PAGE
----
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How important is the budgeting process?

November 25, 2013 -  By

A budget is a way to realistically combine what you know with what you want to achieve. It asks, “What do we need to do today to make our long term goals a reality?”

Would you ever accept a landscaping job you’d never created an estimate for? Of course not. A budget is basically an estimate of what you anticipate you will do financially in the coming year. It’s through budgeting that you control the profitability of your business.

Additionally, If you know how much product you want to move in the coming year, how much work you intend to install, and how much overhead you intend to spend, your budget will make it possible to effectively set prices for the year ahead.

Here are some questions to ask yourself (and your leadership team) related to budgeting:

  • Do you budget on an annual basis?
  • Do you know where your current prices come from?
  • If you have a budget, do you monitor your budget monthly and make adjustments throughout the year?
  • Do you hold your people accountable, and do they have ownership of your budget’s expectations?

Tough questions – and not such a fun topic – but the bottom line is: If you want to grow your business in a predictable and profitable way, your budgeting process must be a top priority every single month, year in and year out.

The 5 steps in the budgeting process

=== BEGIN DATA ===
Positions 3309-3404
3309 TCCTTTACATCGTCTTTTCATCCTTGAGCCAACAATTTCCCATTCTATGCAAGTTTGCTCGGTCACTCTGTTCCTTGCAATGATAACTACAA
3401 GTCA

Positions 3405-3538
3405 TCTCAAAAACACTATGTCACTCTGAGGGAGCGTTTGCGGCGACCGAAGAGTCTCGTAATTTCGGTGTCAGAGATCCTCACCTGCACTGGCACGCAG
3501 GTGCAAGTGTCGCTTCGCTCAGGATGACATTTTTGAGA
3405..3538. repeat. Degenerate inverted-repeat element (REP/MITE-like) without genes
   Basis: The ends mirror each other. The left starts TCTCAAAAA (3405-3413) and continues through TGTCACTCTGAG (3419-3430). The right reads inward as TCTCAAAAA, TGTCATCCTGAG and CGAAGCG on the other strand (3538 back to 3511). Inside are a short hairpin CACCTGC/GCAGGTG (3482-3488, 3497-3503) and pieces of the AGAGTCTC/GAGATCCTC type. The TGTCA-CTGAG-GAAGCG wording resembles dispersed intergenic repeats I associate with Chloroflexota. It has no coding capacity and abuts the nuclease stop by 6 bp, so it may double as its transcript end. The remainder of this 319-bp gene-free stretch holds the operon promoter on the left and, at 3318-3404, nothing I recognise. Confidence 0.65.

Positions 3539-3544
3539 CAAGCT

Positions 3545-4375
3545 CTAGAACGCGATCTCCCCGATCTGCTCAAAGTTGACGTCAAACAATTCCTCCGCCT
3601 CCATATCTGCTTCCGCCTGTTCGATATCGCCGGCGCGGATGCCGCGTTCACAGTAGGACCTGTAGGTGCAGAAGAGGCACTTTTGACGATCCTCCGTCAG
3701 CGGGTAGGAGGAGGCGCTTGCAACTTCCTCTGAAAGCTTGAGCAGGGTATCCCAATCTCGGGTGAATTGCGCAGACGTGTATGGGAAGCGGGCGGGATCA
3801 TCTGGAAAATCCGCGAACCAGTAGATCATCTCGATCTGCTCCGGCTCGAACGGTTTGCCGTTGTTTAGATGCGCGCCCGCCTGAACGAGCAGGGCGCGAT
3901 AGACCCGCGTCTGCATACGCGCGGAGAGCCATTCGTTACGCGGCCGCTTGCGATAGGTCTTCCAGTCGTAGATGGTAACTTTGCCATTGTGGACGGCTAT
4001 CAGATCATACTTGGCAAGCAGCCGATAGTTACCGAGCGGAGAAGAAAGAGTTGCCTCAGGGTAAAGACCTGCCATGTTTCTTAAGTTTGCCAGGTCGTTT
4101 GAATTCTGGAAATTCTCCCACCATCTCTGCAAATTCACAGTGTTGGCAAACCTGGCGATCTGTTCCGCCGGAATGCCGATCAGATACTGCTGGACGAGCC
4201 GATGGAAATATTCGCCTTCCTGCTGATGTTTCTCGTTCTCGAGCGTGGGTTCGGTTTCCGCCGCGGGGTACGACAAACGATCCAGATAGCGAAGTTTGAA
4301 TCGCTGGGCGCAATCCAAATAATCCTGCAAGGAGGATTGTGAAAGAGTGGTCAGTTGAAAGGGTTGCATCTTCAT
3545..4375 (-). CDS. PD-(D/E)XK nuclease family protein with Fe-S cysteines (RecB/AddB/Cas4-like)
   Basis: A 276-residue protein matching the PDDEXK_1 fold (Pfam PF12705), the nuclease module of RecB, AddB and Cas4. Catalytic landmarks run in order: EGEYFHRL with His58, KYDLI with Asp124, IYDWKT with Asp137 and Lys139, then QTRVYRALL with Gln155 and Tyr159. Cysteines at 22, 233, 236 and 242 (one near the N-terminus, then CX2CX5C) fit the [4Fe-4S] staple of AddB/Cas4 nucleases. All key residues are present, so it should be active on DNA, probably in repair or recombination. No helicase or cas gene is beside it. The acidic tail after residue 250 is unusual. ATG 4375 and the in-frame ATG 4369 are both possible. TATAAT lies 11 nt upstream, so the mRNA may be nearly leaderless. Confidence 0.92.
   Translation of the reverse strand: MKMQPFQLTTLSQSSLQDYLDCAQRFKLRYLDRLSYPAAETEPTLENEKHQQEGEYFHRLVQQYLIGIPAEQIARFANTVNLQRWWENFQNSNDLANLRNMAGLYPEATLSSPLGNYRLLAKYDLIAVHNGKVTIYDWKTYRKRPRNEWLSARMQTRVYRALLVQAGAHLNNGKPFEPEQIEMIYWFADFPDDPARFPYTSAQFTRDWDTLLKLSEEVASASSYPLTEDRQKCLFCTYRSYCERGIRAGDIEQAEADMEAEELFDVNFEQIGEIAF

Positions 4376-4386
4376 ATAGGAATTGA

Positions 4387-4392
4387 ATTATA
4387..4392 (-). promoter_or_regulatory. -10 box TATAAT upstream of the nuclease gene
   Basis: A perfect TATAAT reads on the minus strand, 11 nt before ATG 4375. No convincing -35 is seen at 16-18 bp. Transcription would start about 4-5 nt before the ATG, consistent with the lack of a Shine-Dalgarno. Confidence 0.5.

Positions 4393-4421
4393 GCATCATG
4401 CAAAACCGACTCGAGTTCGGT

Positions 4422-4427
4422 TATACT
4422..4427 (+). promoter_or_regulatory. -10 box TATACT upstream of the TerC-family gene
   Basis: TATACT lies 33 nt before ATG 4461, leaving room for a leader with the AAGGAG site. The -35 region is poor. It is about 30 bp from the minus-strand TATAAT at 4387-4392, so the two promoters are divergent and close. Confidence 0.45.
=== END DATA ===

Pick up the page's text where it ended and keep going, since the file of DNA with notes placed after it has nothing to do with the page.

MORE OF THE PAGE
1. Determine how much profit you need to make.
  2. Forecast the spending habits of your company’s overhead structure. (Step 1 + Step 2 = the amount of gross margin you need to make.)
  3. Determine how much of that gross margin is already sold.
  4. Determine the revenue goals you need to achieve to generate the remaining gross margin requirement.
  5. Take the resulting annual budget and spread it over twelve months so you can periodically compare how you are performing against your goals.

To establish how much profit you need to make, keep in mind profit is used to provide the cash to meet your company’s needs in five areas: The retirement of debt, the purchase of capital assets, the support of growth, the payment of bonuses or dividends and the payment of taxes.

If you fail to generate the necessary cash through your profits, you put at risk being able to pay for these items.

My mentor, Emol Fails, Ph.D., taught me to make a plan to reduce bad decisions. That’s what a budget is—a plan.

Time to start planning for 2014!

This post is an excerpt from the ebook, “The Landscapers Guide to Integrated Financial Management,” published by A Better Way 2 Learn. LM columnist Frank Ross, co-founder of A Better Way 2 Learn, will take part in A Better Way 2 Learn’s 2013 Financial Management TeleSummit, which kicks off Tuesday, Dec. 3. This live, three-night event is being presented by A Better Way 2 Learn Financials, GoiLawn and Landscape Management Register here.

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About the Author:

The author is owner-manager of 3PG Consulting. Reach him at

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